Oracle Closes In on Unbreakable Linux

 
 
By Peter Galli  |  Posted 2003-06-06 Email Print this article Print
 
 
 
 
 
 
 

Oracle VP Dave Dargo claims the company has already achieved most of its goals for the Unbreakable Linux initiative.

One year to the day after announcing its Unbreakable Linux initiative, Dave Dargo, the vice president of Oracle Corp.s Linux Program Office, took to the stage at the Enterprise Linux Forum at the Santa Clara, Calif., convention center on Friday to talk about how Oracle has achieved most of its goals for that initiative. "Our partnerships have really filled out there. Along with Red Hat, we are working with the SuSE engineering team on behalf of UnitedLinux, and all our hardware partners are on board with regard to Unbreakable Linux. Were really at a point where everything we talked about in the past is now present tense," he told eWEEK in an interview following his keynote.
Addressing whats in the future for Oracle and Linux, Dargo said the company is laying the groundwork for where it thinks things are moving with regard to grid computing and the areas of automatic provisioning and the allocation and reallocation of compute resources to specific problems and dealing with other capacity in the datacenter.
"We are in a great position because of all the work we had done in the areas of Real Application Clustering (RAC) and 9iAS because the 9iAS product we have is really designed to handle some tremendously innovative load balancing across a large number of small and midtier servers," he said. "Our RAC product then allows us to scale-out on those. "So, as we combine that with what some of our partners are doing in terms of the management space, we see a road map ahead of us where we are going to have tremendous opportunity to drive those types of things we talk about in grid," Dargo said. This includes the ability to dynamically allocate and reallocate compute power to specific tasks. Oracle also feels that its software is "right there ready to go" in terms of enterprise grid, adaptive enterprises and autonomic computing, he said, adding that this is going to be an evolutionary process.
With the commoditization and standardization in the high-volume server market and the Linux adoption and support from major companies like Oracle, there will be more investment flowing into the "grid" space going forward. So, while Oracle manages much of its outsourcing environment in terms of dynamic allocation of resources, it is also working on tools that allow it to do a deallocation of resources from one task to another. "We are going to be in some stage of this process starting fairly soon, I just dont know where that end point is going to be, when this becomes part of everything that were doing. Thats the hard part as its going to be an evolutionary process," Dargo said. Oracle is also continuing to work on the scalability of Linux and its graceful degradation under very heavy workloads. And its in the process of making its products able to handle tougher and tougher workloads. While some 75 percent of database applications sit on Linux today, Oracle is trying to get 100 percent of those on Linux and Intel, he said. "So, as we look at the next year of development, its really in certain areas of scalability, manageability and graceful degradation from a product perspective," he said.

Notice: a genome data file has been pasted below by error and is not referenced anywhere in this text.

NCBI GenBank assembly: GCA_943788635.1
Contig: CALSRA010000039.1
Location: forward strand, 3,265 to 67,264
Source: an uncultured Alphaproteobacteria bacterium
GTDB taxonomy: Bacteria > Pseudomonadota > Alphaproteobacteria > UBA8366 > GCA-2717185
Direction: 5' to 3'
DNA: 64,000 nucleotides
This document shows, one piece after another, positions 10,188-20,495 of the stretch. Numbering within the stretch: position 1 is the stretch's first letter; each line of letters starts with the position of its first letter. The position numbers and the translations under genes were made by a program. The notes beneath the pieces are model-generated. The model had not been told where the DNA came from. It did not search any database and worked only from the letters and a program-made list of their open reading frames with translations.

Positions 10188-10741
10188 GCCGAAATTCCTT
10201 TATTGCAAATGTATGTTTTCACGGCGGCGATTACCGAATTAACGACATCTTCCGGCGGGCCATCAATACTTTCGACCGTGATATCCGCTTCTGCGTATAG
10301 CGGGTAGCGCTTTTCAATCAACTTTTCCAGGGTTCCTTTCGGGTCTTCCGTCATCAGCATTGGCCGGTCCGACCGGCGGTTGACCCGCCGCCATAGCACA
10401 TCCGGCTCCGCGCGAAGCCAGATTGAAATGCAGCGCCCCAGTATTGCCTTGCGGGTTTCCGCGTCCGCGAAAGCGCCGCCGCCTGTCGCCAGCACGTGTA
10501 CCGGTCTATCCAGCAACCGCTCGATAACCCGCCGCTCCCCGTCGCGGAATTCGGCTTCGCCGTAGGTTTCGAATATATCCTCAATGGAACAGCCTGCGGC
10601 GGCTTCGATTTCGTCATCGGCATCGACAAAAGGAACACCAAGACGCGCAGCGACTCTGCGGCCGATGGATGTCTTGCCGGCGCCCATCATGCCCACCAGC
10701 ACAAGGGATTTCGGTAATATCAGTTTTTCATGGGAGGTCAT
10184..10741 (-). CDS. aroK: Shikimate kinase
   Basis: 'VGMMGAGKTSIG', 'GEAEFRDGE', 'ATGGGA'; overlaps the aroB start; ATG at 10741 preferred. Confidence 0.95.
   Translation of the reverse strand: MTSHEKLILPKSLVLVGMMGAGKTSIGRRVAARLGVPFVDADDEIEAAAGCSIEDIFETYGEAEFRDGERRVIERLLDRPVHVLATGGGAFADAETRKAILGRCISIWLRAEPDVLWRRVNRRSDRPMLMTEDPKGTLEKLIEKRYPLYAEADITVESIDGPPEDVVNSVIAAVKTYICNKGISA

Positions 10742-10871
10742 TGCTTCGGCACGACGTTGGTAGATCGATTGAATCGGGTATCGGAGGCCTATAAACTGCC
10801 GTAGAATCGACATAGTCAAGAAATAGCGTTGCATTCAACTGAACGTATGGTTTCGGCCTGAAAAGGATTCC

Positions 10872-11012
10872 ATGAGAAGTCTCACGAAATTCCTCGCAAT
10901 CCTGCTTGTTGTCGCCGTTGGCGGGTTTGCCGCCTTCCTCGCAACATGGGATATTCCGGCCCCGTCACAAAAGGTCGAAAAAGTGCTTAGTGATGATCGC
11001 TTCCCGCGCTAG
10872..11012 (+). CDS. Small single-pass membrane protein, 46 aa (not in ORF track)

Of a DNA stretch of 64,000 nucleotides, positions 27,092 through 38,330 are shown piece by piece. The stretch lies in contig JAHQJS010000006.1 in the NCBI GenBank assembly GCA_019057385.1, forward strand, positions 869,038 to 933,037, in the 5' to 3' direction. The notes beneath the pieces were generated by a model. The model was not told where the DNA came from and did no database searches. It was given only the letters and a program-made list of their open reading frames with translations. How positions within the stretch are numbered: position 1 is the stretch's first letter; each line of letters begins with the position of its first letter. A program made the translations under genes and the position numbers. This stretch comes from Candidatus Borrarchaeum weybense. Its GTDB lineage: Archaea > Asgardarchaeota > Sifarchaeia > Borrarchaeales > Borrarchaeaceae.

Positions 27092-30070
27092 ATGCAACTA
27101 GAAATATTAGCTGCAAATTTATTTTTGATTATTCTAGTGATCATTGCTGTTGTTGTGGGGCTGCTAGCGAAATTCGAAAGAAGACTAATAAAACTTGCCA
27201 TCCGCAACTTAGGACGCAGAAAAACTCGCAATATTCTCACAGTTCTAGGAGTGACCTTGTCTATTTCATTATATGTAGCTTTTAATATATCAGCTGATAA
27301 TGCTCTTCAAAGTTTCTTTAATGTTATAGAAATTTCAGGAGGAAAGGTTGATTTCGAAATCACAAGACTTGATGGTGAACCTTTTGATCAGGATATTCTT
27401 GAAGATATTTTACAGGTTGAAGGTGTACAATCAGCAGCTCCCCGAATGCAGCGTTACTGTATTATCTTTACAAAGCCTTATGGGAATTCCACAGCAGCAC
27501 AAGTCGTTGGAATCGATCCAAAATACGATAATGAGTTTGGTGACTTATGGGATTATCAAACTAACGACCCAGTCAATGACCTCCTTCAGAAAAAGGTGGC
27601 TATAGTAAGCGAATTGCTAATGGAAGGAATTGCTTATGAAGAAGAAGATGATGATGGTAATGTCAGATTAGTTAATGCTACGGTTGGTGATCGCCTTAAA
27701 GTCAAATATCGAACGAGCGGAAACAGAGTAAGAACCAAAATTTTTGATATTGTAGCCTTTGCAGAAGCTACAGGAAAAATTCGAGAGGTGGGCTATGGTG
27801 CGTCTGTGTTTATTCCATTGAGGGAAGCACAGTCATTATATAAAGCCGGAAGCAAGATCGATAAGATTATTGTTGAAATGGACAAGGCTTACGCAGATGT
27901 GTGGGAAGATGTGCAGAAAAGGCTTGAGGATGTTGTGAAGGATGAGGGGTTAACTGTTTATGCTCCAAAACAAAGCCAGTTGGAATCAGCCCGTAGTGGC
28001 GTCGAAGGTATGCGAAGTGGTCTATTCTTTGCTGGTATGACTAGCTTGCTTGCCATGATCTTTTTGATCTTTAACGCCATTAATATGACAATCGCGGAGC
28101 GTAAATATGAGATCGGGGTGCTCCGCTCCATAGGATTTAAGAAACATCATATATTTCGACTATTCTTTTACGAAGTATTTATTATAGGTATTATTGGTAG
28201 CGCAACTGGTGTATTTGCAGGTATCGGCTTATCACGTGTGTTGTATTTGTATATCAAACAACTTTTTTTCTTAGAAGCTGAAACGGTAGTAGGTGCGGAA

Peter Galli has been a financial/technology reporter for 12 years at leading publications in South Africa, the UK and the US. He has been Investment Editor of South Africa's Business Day Newspaper, the sister publication of the Financial Times of London.

He was also Group Financial Communications Manager for First National Bank, the second largest banking group in South Africa before moving on to become Executive News Editor of Business Report, the largest daily financial newspaper in South Africa, owned by the global Independent Newspapers group.

He was responsible for a national reporting team of 20 based in four bureaus. He also edited and contributed to its weekly technology page, and launched a financial and technology radio service supplying daily news bulletins to the national broadcaster, the South African Broadcasting Corporation, which were then distributed to some 50 radio stations across the country.

He was then transferred to San Francisco as Business Report's U.S. Correspondent to cover Silicon Valley, trade and finance between the US, Europe and emerging markets like South Africa. After serving that role for more than two years, he joined eWeek as a Senior Editor, covering software platforms in August 2000.

He has comprehensively covered Microsoft and its Windows and .Net platforms, as well as the many legal challenges it has faced. He has also focused on Sun Microsystems and its Solaris operating environment, Java and Unix offerings. He covers developments in the open source community, particularly around the Linux kernel and the effects it will have on the enterprise.

He has written extensively about new products for the Linux and Unix platforms, the development of open standards and critically looked at the potential Linux has to offer an alternative operating system and platform to Windows, .Net and Unix-based solutions like Solaris.

His interviews with senior industry executives include Microsoft CEO Steve Ballmer, Linus Torvalds, the original developer of the Linux operating system, Sun CEO Scot McNealy, and Bill Zeitler, a senior vice president at IBM.

For numerous examples of his writing you can search under his name at the eWEEK Website at www.eweek.com.

 
 
 
 
 
 
 

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